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We use diving and the community to preserve and protect the natural world.



Quagga Mussel Tracking Project

Quagga mussel is an invasive species appearing throughout the waterways of the United States, and a species of concern for Utah. Currently, Quagga mussel only resides in Lake Powell. The DCI Quagga Mussel Tracking Project is intended to assist the State of Utah in mitigating the spread of the invasive mussel through a citizen science dive program, formal underwater surveys, and participating in a rapid response team.


Citizen Science


The DCI Quagga Mussel Citizen Science program is a first of its kind opportunity for the Utah dive community. Every spring, we host a training night for volunteer participants to make observations throughout the year. The training focuses on having participant divers properly identify quagga mussel, observation recording utilizing DCI record sheets, and submitting the observations to DCI. Program participants can then make observations whenever they are performing recreational dives throughout the State. Observations are reviewed by DCI staff and submitted to the State of Utah.

To participate, click on the Quagga Training button below, view the training video, and submit the Training Acknowledgement to


Scientific Program


In addition to citizen science, DCI performs regular quagga mussel scientific dives with scientific divers. These formal surveys are used to track the spread of quagga mussel in Lake Powell, and any potential exposures to other watersheds in the State of Utah.


Rapid Response Team

In the event that quagga mussel is detected in a watershed outside of Lake Powell, our scientific dive team will work with the State of Utah to address the exposure and mitigate the spread into a new habitat.

Quagga Mussel

Many Utah watersheds are popular recreation sites for a myriad of activities including boating, fishing, and scuba diving to name a few. The traffic resulting from these activities can be hard on the natural habitats these watersheds encompass. The DCI Cleanup and Habitat Restoration program is working to ensure that the natural ecosystems continue to thrive for generations to come.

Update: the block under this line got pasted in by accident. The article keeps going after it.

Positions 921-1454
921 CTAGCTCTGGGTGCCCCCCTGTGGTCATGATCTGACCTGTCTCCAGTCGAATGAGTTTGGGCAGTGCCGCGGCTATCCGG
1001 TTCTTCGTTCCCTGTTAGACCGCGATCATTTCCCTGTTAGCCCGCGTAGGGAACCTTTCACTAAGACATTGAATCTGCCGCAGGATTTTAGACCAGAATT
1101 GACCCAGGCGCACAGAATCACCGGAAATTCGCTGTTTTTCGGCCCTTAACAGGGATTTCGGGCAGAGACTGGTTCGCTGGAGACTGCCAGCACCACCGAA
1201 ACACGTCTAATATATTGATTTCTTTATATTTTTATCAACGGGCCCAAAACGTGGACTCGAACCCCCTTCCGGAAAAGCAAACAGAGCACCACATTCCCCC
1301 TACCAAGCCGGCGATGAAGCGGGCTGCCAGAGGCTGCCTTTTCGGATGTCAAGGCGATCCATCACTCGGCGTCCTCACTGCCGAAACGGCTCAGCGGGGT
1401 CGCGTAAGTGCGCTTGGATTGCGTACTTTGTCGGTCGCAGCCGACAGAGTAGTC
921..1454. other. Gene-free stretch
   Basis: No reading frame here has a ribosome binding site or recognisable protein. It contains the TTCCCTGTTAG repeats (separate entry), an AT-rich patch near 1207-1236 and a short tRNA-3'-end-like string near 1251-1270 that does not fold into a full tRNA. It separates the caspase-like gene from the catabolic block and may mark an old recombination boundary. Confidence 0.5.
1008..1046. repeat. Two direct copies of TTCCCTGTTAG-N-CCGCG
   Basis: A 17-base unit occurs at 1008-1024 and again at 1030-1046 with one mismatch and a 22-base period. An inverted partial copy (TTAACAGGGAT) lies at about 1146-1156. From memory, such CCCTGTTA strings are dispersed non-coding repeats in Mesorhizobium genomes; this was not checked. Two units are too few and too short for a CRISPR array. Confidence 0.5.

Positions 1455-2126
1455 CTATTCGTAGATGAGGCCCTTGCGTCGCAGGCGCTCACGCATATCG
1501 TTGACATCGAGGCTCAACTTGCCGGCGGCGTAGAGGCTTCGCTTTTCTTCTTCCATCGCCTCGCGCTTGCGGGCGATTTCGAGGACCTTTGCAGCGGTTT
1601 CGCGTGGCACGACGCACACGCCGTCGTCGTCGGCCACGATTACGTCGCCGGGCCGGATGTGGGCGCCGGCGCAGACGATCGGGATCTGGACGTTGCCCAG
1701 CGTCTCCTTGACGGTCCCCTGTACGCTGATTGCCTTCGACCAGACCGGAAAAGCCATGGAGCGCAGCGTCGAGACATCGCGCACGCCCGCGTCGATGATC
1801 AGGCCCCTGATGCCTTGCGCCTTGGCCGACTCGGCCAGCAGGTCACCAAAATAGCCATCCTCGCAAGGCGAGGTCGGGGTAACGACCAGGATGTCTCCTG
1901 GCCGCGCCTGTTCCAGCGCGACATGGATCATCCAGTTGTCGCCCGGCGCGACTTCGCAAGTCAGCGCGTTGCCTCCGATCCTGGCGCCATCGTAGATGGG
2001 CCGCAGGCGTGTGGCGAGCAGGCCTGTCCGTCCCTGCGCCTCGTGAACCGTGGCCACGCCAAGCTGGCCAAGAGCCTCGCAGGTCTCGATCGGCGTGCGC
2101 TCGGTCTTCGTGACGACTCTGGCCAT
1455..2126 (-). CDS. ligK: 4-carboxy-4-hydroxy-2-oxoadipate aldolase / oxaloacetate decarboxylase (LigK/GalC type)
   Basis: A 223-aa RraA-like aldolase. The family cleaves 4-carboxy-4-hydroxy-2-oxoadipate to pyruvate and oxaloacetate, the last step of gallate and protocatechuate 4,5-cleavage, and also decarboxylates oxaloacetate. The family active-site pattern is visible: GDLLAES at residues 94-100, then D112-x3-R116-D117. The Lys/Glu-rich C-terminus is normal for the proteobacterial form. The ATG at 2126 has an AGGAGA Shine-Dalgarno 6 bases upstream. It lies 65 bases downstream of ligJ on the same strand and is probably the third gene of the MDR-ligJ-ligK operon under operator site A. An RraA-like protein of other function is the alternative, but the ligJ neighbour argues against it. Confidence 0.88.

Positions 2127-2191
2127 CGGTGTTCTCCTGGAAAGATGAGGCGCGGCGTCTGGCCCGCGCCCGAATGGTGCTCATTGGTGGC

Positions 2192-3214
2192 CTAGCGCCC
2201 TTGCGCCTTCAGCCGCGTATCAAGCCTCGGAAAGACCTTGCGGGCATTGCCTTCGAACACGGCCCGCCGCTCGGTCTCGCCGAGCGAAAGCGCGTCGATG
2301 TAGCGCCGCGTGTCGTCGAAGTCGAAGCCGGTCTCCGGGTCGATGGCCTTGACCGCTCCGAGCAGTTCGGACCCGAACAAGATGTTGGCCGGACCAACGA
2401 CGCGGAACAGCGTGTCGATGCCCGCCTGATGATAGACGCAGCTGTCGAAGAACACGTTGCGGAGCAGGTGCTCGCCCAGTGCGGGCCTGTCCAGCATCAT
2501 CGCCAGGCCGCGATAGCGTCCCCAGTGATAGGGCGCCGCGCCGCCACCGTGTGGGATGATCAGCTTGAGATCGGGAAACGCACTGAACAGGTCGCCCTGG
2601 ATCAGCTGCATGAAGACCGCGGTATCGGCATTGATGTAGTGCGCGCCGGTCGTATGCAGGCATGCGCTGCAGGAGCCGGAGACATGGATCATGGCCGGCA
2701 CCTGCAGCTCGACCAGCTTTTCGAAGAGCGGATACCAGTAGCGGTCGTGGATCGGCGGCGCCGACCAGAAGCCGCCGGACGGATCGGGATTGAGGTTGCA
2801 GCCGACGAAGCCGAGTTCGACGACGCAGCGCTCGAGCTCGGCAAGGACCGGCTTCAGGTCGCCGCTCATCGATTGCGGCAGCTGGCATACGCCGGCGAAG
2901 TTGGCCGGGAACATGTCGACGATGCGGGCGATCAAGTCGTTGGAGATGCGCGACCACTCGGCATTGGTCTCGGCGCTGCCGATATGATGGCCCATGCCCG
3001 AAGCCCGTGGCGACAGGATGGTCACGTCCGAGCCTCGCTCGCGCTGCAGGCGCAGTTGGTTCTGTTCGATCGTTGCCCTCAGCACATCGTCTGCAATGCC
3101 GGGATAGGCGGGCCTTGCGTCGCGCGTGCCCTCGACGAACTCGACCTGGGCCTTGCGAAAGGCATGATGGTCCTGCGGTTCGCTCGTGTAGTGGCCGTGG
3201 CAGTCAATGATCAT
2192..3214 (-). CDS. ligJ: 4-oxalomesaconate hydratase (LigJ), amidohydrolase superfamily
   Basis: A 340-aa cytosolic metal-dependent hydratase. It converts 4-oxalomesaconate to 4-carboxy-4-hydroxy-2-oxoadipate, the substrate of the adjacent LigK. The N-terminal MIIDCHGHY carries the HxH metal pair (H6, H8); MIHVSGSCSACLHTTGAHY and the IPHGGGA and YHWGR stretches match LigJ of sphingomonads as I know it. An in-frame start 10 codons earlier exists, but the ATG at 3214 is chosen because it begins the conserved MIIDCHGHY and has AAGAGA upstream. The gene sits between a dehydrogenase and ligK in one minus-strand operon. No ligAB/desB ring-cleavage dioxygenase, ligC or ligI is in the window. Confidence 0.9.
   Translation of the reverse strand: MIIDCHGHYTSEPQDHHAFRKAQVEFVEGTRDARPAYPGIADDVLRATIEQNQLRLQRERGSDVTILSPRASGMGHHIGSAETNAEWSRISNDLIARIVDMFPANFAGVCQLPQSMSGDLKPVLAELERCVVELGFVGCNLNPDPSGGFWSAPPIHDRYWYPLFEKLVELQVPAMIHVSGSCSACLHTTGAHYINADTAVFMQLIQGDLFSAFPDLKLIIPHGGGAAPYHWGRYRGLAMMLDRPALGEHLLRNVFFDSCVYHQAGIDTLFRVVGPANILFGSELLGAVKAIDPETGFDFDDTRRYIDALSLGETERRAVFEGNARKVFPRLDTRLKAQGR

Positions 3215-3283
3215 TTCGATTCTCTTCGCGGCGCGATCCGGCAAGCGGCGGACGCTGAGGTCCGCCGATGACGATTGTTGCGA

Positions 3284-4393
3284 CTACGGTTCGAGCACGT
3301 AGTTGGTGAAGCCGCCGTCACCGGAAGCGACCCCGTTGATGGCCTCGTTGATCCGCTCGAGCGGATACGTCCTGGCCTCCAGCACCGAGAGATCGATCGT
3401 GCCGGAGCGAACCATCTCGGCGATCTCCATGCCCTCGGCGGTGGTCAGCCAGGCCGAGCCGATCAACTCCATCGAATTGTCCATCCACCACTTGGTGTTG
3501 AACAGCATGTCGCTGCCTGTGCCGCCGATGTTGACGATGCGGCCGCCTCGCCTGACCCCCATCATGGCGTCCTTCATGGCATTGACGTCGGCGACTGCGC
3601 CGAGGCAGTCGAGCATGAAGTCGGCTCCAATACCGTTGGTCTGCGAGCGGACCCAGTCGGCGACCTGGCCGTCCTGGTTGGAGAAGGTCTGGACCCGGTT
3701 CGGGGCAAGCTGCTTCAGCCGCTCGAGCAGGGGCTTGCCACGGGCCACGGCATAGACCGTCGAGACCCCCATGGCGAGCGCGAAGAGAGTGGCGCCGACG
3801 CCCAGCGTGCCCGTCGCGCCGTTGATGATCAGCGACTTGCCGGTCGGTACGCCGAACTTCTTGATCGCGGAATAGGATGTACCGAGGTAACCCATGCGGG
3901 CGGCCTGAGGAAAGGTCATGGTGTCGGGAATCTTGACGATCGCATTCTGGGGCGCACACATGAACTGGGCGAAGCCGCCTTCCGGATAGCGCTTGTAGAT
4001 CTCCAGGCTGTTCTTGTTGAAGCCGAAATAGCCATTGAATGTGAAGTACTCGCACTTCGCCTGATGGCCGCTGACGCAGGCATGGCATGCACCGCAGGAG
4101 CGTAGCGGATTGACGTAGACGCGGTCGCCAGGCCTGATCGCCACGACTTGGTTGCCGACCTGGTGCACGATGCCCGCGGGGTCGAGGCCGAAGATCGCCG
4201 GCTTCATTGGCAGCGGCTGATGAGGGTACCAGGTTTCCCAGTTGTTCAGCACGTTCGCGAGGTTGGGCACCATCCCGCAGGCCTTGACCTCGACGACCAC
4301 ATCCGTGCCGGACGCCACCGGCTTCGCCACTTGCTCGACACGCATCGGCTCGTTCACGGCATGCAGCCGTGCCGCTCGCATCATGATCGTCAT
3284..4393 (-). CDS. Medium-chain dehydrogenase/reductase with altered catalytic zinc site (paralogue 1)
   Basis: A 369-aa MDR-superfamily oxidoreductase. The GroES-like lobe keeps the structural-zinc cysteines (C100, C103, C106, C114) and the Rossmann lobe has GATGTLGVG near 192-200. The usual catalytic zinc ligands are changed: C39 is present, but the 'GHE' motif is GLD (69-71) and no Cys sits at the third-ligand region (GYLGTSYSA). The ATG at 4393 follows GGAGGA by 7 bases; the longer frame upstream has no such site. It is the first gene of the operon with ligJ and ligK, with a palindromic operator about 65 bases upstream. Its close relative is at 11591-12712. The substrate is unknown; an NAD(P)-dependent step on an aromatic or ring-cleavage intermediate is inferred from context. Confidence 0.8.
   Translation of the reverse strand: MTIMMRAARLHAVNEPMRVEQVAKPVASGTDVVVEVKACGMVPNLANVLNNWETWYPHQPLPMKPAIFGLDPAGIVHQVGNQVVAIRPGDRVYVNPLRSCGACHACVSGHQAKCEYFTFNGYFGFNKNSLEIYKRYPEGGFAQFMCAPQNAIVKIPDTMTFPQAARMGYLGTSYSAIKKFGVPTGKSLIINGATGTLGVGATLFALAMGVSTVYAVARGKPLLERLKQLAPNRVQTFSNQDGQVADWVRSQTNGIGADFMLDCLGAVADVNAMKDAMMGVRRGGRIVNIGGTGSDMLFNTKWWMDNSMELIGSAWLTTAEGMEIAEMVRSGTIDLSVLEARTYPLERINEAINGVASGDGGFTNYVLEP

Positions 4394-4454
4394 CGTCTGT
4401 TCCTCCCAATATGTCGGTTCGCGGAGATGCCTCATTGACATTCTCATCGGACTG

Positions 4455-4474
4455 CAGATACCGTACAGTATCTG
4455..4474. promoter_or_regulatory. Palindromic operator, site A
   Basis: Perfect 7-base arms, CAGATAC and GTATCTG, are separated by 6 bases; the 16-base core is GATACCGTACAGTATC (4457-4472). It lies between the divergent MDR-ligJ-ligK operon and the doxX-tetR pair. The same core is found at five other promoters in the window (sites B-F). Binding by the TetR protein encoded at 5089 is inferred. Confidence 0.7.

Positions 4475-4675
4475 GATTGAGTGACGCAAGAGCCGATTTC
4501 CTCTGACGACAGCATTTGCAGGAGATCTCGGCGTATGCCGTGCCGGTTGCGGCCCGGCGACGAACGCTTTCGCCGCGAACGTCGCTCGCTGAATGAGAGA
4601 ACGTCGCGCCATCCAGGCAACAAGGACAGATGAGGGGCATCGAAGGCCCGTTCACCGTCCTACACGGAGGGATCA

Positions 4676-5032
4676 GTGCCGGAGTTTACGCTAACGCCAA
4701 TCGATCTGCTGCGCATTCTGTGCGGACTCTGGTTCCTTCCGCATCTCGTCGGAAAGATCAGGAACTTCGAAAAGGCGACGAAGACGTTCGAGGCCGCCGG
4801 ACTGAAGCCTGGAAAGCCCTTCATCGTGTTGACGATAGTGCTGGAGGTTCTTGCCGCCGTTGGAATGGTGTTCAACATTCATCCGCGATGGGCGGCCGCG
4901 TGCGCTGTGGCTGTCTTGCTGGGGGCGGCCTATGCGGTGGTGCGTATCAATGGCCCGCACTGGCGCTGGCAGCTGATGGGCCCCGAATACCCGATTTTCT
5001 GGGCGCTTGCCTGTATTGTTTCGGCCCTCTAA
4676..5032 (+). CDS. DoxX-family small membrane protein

During the dive season, DCI organizes regular dive cleanups throughout the State and uses the PADI Dive Against Debris model. We focus on watersheds that see high levels of traffic, and work to remove litter from both the shoreline as well as underwater.


To help measure the impact of DCI cleanups, our scientific dive team performs regular surveys on the selected cleanup sites to gauge how much litter is removed from the site and how quickly litter is returning to the watershed.


Although DCI considers watershed cleanups a critical form of habitat restoration, we also perform targeted habitat restoration through rebuilding impacted habitats. Habitat restorations are performed in conjunction with our partnership with Sageland Collaborative and the Utah Department of Natural Resources.


Habitat Restoration


Coral reefs are not only popular dive destinations but are critical for ocean health. The Florida Reef Tract found off the coast of Southern Florida has seen monumental decline in the last half century. The Coral Restoration Foundation (CRF) works to address this decline, and DCI is proud to assist them in their mission.


DCI organizes regular coral restoration excursions with CRF in Key Largo, Florida. During the week, participants learn current coral restoration techniques used by the CRF, work in the CRF Tavernier Coral Nursery, and outplant captive-grown coral fragments back into the reef system. At the end of the week, divers receive a PADI Coral Restoration specialty certification only offered through CRF. Cost for the 2024 expedition is $1750 per participant.

In addition to our Key Largo excursion, we are now offering a coral restoration and cultural immersion excursion to Santa Marta, Colombia with the Remote Ecologist. With this excursion, you will participate in a grassroots coral restoration program in the Carribean and learn more about the culture and coffee trade in South America. Cost for 2024 expeditions to Santa Marta are $2950 per participant. 

To learn more about either expedition or make a reservation, click on the link below and complete the form. 

Coral Restoration


We Bring Diving and Conservation Together

Although DCI is proud of our current projects, we are continually looking for ways to impact the ecosystems we love.


We are in the process of creating additional endangered aquatic species surveys with our wonderful partners.


We also look to expand our impact reef ecosystems by creating a coral propagation program in Utah to foster endangered coral that will be reintroduced into critical reef systems.


Keep an eye out for more information on these programs as they progress!

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